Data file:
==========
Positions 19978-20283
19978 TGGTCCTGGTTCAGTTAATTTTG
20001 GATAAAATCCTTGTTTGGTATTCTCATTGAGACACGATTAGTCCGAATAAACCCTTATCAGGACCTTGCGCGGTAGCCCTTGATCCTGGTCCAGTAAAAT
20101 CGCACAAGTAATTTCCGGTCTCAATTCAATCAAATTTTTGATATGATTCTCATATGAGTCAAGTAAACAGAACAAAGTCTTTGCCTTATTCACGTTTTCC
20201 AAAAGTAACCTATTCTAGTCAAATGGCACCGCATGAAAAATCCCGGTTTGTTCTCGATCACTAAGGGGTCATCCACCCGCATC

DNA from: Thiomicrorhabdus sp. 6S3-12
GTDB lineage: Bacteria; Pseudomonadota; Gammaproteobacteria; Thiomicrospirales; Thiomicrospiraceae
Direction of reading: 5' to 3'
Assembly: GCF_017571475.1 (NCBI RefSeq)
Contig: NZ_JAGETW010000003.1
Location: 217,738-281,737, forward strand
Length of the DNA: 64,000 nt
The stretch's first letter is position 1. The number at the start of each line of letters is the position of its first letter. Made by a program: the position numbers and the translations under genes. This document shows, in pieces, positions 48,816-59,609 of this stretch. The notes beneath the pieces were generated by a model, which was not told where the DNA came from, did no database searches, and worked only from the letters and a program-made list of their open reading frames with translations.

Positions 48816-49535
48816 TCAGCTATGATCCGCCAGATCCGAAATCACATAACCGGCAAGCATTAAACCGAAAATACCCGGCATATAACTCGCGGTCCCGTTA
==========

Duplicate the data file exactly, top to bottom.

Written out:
Positions 19978-20283
19978 TGGTCCTGGTTCAGTTAATTTTG
20001 GATAAAATCCTTGTTTGGTATTCTCATTGAGACACGATTAGTCCGAATAAACCCTTATCAGGACCTTGCGCGGTAGCCCTTGATCCTGGTCCAGTAAAAT
20101 CGCACAAGTAATTTCCGGTCTCAATTCAATCAAATTTTTGATATGATTCTCATATGAGTCAAGTAAACAGAACAAAGTCTTTGCCTTATTCACGTTTTCC
20201 AAAAGTAACCTATTCTAGTCAAATGGCACCGCATGAAAAATCCCGGTTTGTTCTCGATCACTAAGGGGTCATCCACCCGCATC

DNA from: Thiomicrorhabdus sp. 6S3-12
GTDB lineage: Bacteria; Pseudomonadota; Gammaproteobacteria; Thiomicrospirales; Thiomicrospiraceae
Direction of reading: 5' to 3'
Assembly: GCF_017571475.1 (NCBI RefSeq)
Contig: NZ_JAGETW010000003.1
Location: 217,738-281,737, forward strand
Length of the DNA: 64,000 nt
The stretch's first letter is position 1. The number at the start of each line of letters is the position of its first letter. Made by a program: the position numbers and the translations under genes. This document shows, in pieces, positions 48,816-59,609 of this stretch. The notes beneath the pieces were generated by a model, which was not told where the DNA came from, did no database searches, and worked only from the letters and a program-made list of their open reading frames with translations.

Positions 48816-49535
48816 TCAGCTATGATCCGCCAGATCCGAAATCACATAACCGGCAAGCATTAAACCGAAAATACCCGGCATATAACTCGCGGTCCCGTTA